Japan agreed to transfer a share of its highly enriched uranium and weapons grade plutonium stockpiles to the US as part of the global effort to secure nuclear materials. Other nations are also urged to deposit excess nuclear materials in the US.
On the eve of the two-day Nuclear Security Summit in The Hague, US and Japanese leaders arranged a deal on “final disposition” in the US of well over 300 kilograms of weapons grade plutonium and an unspecified quantity of highly enriched uranium (HEU) that will be “sent to a secure facility and fully converted into less sensitive forms."
This quantity of plutonium is enough to produce 40-50 warheads. The total quantity of HEU currently stocked in Japan is estimated at approximately 1.2 tons. According to The New York Times, some 200 kilograms of HEU is currently designated for the US.
After Barack Obama announced in Prague in 2009 an ambitious agenda to seek “the peace and security of a world without nuclear weapons,” the American president has been pressing his foreign counterparts, both in Asia and Europe, demanding they either get rid of their excess nuclear materials via the US, or tighten security of stockpiles at home.
Two more countries, Belgium and Italy, have also agreed to hand over excess nuclear materials to the US and issued separate joint statements with the White House, Reuters reported.
“This effort involves the elimination of hundreds of kilograms of nuclear material, furthering our mutual goal of minimizing stocks of HEU and separated plutonium worldwide, which will help prevent unauthorized actors, criminals, or terrorists from acquiring such materials,” US President Barack Obama and Japanese Prime Minister Shinzo Abe said in a joint statement released by the White House on Monday.
There is no information whether the deal between Japan and the US has a financial side; nuclear materials, of course, have a solid market value.
After the Russian-American HEU-LEU agreement came to an end in 2013, the US nuclear power generation industry is likely to face a sharp fuel price surge and shortage.
For two decades, the US was buying nuclear fuel from Russia for a dumping price. This fuel was made from down blended Soviet military grade highly enriched uranium, which constituted up to 40 percent of nuclear fuel for America’s 104 nuclear reactors (America’s 65 nuclear power plants generate over 19 percent of electric power in the country).
In the meantime, the United States Enrichment Corporation (USEC), the leading US nuclear fuel supplier remains in dire straits and plans to voluntarily file for bankruptcy in the first quarter of 2014 in order to restructure.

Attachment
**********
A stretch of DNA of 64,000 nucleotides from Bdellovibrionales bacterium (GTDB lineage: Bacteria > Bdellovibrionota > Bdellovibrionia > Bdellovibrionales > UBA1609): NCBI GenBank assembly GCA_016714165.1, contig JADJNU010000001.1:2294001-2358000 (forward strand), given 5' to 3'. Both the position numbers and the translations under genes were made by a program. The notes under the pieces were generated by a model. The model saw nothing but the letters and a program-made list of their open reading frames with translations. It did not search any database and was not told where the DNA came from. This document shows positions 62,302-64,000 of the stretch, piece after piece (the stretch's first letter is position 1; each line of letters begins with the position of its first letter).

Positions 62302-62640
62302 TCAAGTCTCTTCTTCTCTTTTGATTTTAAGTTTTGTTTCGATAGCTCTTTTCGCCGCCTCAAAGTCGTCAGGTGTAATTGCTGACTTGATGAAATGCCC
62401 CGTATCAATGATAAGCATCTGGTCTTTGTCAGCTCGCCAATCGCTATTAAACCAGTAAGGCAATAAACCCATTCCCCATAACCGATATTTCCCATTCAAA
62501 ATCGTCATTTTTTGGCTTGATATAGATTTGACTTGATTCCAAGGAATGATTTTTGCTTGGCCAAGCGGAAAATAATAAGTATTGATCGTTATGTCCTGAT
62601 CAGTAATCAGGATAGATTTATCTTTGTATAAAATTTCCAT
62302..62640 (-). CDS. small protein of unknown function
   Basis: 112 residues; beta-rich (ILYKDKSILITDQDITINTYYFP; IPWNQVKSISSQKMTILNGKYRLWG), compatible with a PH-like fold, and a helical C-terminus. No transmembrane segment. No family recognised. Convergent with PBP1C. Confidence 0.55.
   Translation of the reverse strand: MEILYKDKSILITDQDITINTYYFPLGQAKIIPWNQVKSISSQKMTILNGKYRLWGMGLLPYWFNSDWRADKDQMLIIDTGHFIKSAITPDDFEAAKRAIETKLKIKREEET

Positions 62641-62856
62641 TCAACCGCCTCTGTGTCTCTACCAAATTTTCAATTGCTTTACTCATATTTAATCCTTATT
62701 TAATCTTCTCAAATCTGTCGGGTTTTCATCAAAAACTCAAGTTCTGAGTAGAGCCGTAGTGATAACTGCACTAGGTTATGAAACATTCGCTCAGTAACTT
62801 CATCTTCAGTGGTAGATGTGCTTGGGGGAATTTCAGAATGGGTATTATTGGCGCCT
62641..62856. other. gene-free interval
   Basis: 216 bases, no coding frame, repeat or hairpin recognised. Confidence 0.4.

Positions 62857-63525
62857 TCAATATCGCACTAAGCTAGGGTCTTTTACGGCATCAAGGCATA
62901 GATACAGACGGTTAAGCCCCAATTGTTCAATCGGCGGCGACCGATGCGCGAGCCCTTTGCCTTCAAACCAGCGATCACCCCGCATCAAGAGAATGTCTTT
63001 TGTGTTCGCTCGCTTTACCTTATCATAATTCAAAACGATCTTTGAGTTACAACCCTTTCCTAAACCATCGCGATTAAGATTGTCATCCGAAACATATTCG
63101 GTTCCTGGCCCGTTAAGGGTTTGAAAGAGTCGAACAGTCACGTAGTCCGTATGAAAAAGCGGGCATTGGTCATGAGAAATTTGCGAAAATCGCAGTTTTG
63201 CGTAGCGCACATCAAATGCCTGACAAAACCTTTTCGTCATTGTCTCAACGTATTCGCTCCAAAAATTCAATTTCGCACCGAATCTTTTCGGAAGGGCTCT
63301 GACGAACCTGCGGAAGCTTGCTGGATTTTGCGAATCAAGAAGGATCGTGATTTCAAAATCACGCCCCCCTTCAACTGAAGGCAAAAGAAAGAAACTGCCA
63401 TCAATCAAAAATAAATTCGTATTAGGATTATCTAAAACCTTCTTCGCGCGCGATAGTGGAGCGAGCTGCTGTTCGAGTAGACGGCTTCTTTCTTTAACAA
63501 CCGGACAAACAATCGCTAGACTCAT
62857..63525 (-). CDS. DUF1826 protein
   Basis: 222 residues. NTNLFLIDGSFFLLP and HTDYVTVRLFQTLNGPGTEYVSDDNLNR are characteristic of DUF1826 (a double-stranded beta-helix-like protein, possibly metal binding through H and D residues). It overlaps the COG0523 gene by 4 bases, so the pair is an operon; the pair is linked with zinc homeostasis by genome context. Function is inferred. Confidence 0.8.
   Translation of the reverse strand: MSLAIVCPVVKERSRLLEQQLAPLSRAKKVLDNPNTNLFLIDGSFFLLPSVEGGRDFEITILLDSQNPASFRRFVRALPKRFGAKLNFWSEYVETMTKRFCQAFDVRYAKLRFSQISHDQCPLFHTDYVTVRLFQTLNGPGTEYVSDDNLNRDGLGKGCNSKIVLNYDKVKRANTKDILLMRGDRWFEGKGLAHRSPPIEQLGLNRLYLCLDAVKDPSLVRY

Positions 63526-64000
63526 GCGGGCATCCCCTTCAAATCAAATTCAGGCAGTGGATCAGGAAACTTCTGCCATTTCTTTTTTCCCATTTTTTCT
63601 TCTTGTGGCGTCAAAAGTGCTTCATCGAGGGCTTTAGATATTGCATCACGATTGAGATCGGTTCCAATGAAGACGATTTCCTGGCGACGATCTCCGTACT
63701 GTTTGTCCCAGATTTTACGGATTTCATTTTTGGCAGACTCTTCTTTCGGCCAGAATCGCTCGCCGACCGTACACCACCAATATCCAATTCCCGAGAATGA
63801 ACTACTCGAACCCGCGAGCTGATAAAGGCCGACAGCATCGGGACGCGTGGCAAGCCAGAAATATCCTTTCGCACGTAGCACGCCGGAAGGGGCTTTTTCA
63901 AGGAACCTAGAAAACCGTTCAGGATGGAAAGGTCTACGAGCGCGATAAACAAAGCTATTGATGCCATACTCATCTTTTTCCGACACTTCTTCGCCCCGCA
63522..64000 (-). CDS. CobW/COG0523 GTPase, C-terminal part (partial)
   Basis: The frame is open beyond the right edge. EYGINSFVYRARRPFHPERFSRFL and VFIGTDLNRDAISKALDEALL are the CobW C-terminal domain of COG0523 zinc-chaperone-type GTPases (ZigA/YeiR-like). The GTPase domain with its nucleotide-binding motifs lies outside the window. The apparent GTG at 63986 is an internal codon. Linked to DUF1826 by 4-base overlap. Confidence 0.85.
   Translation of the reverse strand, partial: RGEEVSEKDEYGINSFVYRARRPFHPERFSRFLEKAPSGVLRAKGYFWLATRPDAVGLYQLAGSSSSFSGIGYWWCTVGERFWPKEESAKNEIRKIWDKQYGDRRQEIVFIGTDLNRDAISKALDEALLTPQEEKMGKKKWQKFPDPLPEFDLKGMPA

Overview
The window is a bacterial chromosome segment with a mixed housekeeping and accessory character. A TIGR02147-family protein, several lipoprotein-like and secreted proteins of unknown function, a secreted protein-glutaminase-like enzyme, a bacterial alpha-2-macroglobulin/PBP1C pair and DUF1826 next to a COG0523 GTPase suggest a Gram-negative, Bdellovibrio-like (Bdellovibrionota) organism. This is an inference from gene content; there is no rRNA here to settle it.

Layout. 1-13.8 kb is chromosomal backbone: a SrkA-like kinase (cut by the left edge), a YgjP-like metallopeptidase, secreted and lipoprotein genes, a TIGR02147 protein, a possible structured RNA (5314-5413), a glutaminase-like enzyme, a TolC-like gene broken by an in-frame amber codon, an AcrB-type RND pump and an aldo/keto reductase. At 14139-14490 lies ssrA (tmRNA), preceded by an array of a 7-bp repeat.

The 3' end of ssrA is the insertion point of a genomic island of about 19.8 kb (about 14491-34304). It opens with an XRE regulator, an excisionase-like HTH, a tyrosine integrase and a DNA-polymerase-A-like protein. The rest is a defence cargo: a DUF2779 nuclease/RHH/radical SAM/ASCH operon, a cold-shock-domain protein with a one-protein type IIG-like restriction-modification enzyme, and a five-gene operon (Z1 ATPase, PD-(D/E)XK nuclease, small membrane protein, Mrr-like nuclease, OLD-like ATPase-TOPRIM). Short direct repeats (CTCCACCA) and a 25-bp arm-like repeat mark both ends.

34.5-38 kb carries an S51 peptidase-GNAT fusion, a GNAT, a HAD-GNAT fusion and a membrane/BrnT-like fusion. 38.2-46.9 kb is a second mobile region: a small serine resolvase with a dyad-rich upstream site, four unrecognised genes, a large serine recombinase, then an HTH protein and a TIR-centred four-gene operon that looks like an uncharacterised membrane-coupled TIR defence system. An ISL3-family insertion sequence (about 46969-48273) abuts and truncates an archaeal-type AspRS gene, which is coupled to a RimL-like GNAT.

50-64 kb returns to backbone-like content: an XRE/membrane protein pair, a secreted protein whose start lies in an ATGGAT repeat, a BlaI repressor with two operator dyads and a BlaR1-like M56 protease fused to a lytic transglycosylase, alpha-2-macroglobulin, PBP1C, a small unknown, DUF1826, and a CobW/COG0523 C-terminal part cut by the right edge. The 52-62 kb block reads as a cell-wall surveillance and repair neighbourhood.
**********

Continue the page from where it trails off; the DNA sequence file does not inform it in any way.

The US also has problems with producing plutonium, used not only in nuclear warheads, but for space exploration as well; only plutonium can produce enough power for long missions to distant planets in the Solar system.
Tokyo also reportedly possesses several dozen tons of plutonium-uranium hybrid fuel called MOX, which it intends to burn in 16 reactors the country plans to restart. All Japanese nuclear power generating facilities halted operation following the Fukushima nuclear catastrophe in March 2011.
The nuclear materials designated for transfer to the US have been kept for decades at Japan’s research reactor site in Tokaimura, where it was used for research.
During the Cold War era, the US and UK reportedly handed over some 331 kilogram of plutonium to Japan to be used for developing breeder reactor technology.
After decades of research, practically all fast (breeder) reactor projects around the world, including Japanese ones, are now closed down. The only country that currently possesses operating breeder reactor power generation facility is Russia.
In 1999, the Tokaimura facility witnessed an accident involving a highly enriched uranium solution. Two workers mishandled radioactive fluid and died as a result, while over 300 were exposed to high doses of radiation.
The New York Times maintains that while the nuclear materials at the Tokaimura facility are of American and British origin, Japan also has vast stockpiles, up to nine tons of plutonium, created at the country’s nuclear power stations as a byproduct of burning uranium for electric power generation. Once Japan restarts some of its nuclear reactors, there will be even more plutonium generated.